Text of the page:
Pfeiffer, Alligator Point Taxpayers
Association regarding the water
supply on Alligator Point.' There '
are two serious restrictions on
water service at this time. One,
while the water tank is full, deliv-
ery of water out of the tank to most
of the Point is through a four-inch
line. instead of the normal ten-
inch main. The ten-inch main was
ruptured by Hurricane Dennis
and until the road relocation is-
sue is resolved the District does
not know where to put the re-
.placement ten-inch line.'Two, it
is known that there are parts of
the eastern end of the county that
are having difficulty finding addi-
tional water. The District wells for
raw water are not producing the
volume expected, so even when.
the ten-inch is replaced, the Dis-
trict will still face water restric-
tions.
The Northwest Florida Water Man-
agement District is doing a re-
gional study of the water supply
in and around Franklin County. I
recommended the Board ask the
Water Management District to
hold a workshop with the county
commission to discuss the find-
ings, even preliminary findings. All
of the water suppliers on the east
side of the Apalachicola River
should he invited, although the
principal beneficiaries are really
Carrabelle and east. The purpose
of the workshop will be discuss
in general terms where additional
water is, and under what arrange-
ments the county might provide
raw water to the different districts
for distribution. The reason the
county might get involved in wa-
ter provision is that the county
can act as a neutral agent between
the districts, and the water sup-
ply wells might very well end up
outside any of the existing district
boundaries anyway. Board action.
Discussed amendment to person-
nel rules to deal with overtime
during disasters. The language
has been reviewed by Ms. Lucy
Turner, labor attorney.
Discussed Planning and Zoning
Commission request for a 120 day
moratorium on approving hotel/
motel site plans in order to de-
velop a better definition of hotel.
Escambia County is also working
on this issue. The central issue of
concern is whether the county is
really going to see short term
stay/rental units being built un-
der this definition or are these
units going to end up as perma-
Snent residential units. The Plan-
ning and Zoning Commission dis-
cussed various ways to tighten the
definition. Some of these ways are
also being considered by
Escambia County. They include:
* putting a maximum size on a
rental unit such as every rental
unit can not be larger than 500
Square feet.
* requiring that at least a percent-
age of rental units be designed for
overnight accommodations, which'
means rooms without kitchen fa-
cilities, or washer-dryers.


* requiring that each building only
have one electrical connection so
that individual units would not he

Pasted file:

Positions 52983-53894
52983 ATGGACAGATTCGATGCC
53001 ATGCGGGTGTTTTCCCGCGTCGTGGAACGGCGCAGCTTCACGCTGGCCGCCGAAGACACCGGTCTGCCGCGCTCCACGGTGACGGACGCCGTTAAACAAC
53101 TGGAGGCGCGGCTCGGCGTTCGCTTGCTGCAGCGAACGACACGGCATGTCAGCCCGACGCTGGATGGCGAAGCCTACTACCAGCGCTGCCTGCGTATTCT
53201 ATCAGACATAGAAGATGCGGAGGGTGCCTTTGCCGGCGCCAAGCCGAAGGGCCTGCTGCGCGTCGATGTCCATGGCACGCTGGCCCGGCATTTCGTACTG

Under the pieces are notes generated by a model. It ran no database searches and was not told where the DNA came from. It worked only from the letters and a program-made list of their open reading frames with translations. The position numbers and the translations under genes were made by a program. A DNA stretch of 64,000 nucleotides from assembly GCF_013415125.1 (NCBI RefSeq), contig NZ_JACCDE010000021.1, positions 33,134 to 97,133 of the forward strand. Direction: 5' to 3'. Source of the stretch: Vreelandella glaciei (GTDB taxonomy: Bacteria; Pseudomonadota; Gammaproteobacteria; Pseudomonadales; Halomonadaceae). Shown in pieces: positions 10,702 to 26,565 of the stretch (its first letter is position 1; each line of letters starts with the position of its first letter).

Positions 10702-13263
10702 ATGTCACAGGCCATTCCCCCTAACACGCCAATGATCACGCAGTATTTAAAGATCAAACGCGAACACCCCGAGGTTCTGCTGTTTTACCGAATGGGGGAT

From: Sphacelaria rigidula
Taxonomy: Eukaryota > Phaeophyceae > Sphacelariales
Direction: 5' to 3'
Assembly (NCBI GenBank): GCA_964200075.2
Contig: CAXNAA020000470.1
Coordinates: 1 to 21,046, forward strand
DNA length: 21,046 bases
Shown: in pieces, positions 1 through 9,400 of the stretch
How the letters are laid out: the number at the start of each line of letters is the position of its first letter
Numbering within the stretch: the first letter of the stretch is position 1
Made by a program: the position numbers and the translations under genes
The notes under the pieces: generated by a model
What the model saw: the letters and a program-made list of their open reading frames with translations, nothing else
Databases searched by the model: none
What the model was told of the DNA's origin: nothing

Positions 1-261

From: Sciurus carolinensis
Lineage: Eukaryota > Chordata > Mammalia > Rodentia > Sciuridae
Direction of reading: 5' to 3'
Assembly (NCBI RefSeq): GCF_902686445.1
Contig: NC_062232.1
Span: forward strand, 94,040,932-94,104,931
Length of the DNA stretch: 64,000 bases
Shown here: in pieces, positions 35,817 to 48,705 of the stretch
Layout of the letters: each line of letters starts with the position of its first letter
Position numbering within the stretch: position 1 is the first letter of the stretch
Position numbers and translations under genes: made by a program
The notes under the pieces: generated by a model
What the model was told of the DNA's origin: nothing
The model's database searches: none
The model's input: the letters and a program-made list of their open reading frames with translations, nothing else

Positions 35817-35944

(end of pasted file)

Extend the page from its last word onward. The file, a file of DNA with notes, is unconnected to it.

able to get a separate electric
meter or bill. Public Hearing for
moratorium.
Board discussion on whether to
move forward with paving Las
Brisas. Board has received a let-
ter from Preble-Rish saying adja-
cent properties would not flood
because of re-surfacing and rais-
ing of the cul-de-sac. James
Waddell, consultant for one of the
neighbors, sent a letter stating a
number of concerns regarding Las
Brisas drainage, with the conclud-
ing sentence, "I cannot recom-
mend to my client that he not ob-
ject to the elevation of the cul-de-
sac portion of the road at this
time." He sent a second letter late
yesterday afternoon. Tabled until
next meeting.
Board authorization of change
order #4. This is a minor change
order that should have been ap-
proved in June. It adds the strip-
ing of the roads already done, and
deducts Delaware Street in
Lanark. It results in a net decrease
of some $2,000 in total contract.
Board approved.
Board has finally received a letter
from Congressman Boyd request-
ing notification of who will repre-
sent the county on his regional
Healthcare Council. Board action
to allow Commissioner Lockley to
serve in this capacity. The first
meeting is Monday, Sept. 19 in
Tallahassee. Board approved.
Board authorization to allow
Melanie Hutchins to donate 21
hours of her accrued sick leave to
Kristy Duncan. Board approved.
Provided Board with copy of ex-
ecuted hold harmless agreement
with Progress Energy for use of the
4palachicola airport as a staging
area during disasters. This agree-
ment runs through Dec. 31. 2006.
Board approved.
Presented Board with URS Agree-
ments for Design, Bid, Award, and
Construction Plans and Services
for the Construction of New En-
trance Road at Airport. There is a
question about whether the
county can sign this document
without going out for hid for these
services. The URS proposes to do
these services for approximately
$120,000, which is 12% of the
grant. Board approved for bids.
Board action to extend the emer-
gency permit for repairs to struc-
tures seaward of the DEP CCCL
line due to damage from Hurri-
cane Dennis, and any subsequent
damage from Hurricane Katrina.
Extended to 120 days.
Informed Board that before Hur-
ricane Katrina I met with FEMA
beach specialists and they were
intending on providing emergency
berms around the sewage plant
at Sunset Beach and around 300
Ocean Mile condo units. They
were going to Alligator Point yes-